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Grizzly bears, black bears, wolves, coyotes, cougars/ mountain lions,bobcats, wolverines, lynx, foxes, fishers and martens are the suite of carnivores that originally inhabited North America after the Pleistocene extinctions. This site invites research, commentary, point/counterpoint on that suite of native animals (predator and prey) that inhabited The Americas circa 1500-at the initial point of European exploration and subsequent colonization. Landscape ecology, journal accounts of explorers and frontiersmen, genetic evaluations of museum animals, peer reviewed 20th and 21st century research on various aspects of our "Wild America" as well as subjective commentary from expert and layman alike. All of the above being revealed and discussed with the underlying goal of one day seeing our Continent rewilded.....Where big enough swaths of open space exist with connective corridors to other large forest, meadow, mountain, valley, prairie, desert and chaparral wildlands.....Thereby enabling all of our historic fauna, including man, to live in a sustainable and healthy environment. - Blogger Rick

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Wednesday, January 4, 2017

Our friend, Frank Vincenti heads up the WILD DOG FOUNDATION in the the greater New York City region..........Frank has made it his duty to come out of his Barber Shop every day and go out and preach the benefits of man/coyote co-existence and tolerance to New Yorkers.................Vincenti is also currently trying to protect the few remaining Coyotes who have prospected as far east as La Guardia Airport in Queens, the jumping off point in the Coyotes quest to eventually colonize their final unconquered North American turf, Long Island............."Frank started his advocacy organization, Wild Dog Foundation, shortly after the first coyote sighting in The Bronx in 1995"................"Chris Nagy, the director of the Gotham(NYC) Coyote Study is grateful for the help in researching the more than 20 Coyotes that call the 5 boroughs of NYC home".................. “I’ve studied urban wildlife for a while, and the animals are the easiest part — it’s the humans that are the tricky part"............ I’m glad he’s(Vincenti) around"

Long Island barber howls at local coyotes to save them

When Frank Vincenti heard the sound of a coyote howling on the night of Nov. 7, he knew his efforts had failed.
Staked out in his car at a baseball field about 100 feet away, Vincenti — a hobbyist wildlife tracker — had been monitoring the coyote pack, which had taken up residence near an off-site parking lot for La Guardia Airport employees over the summer. But the lone animal’s cry was worrisome. “I could hear the trauma on the father’s voice,” said Vincenti, 47. “He was totally despondent. I had never heard him vocalize like that.”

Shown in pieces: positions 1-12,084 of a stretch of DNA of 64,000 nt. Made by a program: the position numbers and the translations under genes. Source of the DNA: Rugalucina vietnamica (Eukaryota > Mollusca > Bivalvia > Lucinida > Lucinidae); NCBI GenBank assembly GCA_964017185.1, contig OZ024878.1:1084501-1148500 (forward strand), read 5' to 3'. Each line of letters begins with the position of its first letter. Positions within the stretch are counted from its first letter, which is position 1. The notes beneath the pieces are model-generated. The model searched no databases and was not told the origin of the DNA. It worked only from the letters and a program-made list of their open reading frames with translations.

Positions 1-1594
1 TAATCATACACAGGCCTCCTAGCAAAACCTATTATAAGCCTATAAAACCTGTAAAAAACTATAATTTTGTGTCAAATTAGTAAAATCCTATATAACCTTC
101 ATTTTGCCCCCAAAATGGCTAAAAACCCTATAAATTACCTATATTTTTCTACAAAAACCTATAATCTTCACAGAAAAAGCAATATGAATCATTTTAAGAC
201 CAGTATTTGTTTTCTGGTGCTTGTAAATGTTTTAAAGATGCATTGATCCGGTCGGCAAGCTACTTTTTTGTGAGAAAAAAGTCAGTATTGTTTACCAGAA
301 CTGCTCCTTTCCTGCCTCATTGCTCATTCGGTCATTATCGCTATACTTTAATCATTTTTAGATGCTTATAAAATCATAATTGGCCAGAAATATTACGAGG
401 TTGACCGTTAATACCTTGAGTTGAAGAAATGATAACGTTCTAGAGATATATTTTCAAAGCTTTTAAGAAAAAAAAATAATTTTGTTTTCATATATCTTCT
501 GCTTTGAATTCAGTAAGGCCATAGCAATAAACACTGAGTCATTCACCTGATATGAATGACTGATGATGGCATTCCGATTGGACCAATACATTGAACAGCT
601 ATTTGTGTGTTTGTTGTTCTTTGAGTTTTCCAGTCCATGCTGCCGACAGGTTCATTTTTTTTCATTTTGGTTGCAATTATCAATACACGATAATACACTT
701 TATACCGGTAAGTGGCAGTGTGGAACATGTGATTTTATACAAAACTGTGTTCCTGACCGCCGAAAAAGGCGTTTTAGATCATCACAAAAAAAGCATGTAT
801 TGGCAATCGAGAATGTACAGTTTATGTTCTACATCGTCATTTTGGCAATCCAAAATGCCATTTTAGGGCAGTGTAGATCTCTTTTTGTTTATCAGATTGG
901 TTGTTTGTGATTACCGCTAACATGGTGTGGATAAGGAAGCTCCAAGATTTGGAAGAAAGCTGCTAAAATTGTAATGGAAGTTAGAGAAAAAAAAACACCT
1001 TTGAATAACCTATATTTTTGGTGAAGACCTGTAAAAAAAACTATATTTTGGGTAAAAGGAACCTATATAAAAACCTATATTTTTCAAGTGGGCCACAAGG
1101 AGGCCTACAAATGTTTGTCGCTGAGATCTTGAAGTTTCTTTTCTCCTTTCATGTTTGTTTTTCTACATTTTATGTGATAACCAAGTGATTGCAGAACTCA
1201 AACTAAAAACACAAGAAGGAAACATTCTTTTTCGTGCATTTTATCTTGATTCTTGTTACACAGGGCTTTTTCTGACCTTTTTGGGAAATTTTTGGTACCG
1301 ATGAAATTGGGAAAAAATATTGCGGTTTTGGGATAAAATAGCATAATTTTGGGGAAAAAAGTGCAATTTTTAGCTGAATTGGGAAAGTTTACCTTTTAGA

Indeed, five of the dogs had been “euthanized to help keep airport travelers, workers and nearby residents safe after the coyotes became acclimated to humans, increasing the possibility of an attack,” according to the Port Authority, which authorized the action.
Vincenti, a Mineola, LI, barber, was devastated by the setback in his uphill battle to convince people to peacefully coexist with coyotes — a fight that pits him against city residents who believe their pets, kids and sense of safety are threatened by urban wildlife.
As the animal’s populations have grown upstate, packs have been forced to look for new territory farther south. Experts estimate there are more than 20 coyotes in NYC, and they’ve been spotted from Central Park to Battery Park City, Chelsea to a rooftop in Long Island City. (The only borough yet to have a sighting is Brooklyn.)

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A coyote in a Queens cemetery.Paul Martinka

Vincenti started his advocacy organization, Wild Dog Foundation, shortly after the first coyote sighting in The Bronx in 1995. “I’ve just had this strange attraction to [wild dogs] since I was young, and I feel like that’s where I’m relevant now,” he said.
Through his Facebook page and library lectures, Vincenti hopes to prevent euthanization by educating the public.
Chris Nagy, the director of research at the Mianus River Gorge conservation group, is grateful for the help.
“I’ve studied urban wildlife for a while, and the animals are the easiest part — it’s the humans that are the tricky part,” Nagy said. “[Vincenti] is working on that angle, while I get to study these animals, so I’m glad he’s around.”
Most evenings, Vincenti leaves his barber shop — a 95-year-old institution that’s been in the family since his great-grandfather opened it — and drives to places where he’s heard there are coyotes either from community tips, media reports or his wildlife-expert friends. Then he parks and waits for the dogs, so he can watch them.
Weeks before the La Guardia pack was euthanized, Vincenti shared a moment with the animals. While the adult coyotes were away foraging, he let out his best howl.
“Five minutes later [the pups] tumbled out, expecting me to regurgitate into their mouths,” he said. “I think they were disappointed to see this guy looking all excited to see them.” (Vincenti and a Post photographer spotted a couple more coyotes roaming near a La Guardia employee parking lot over Christmas.)

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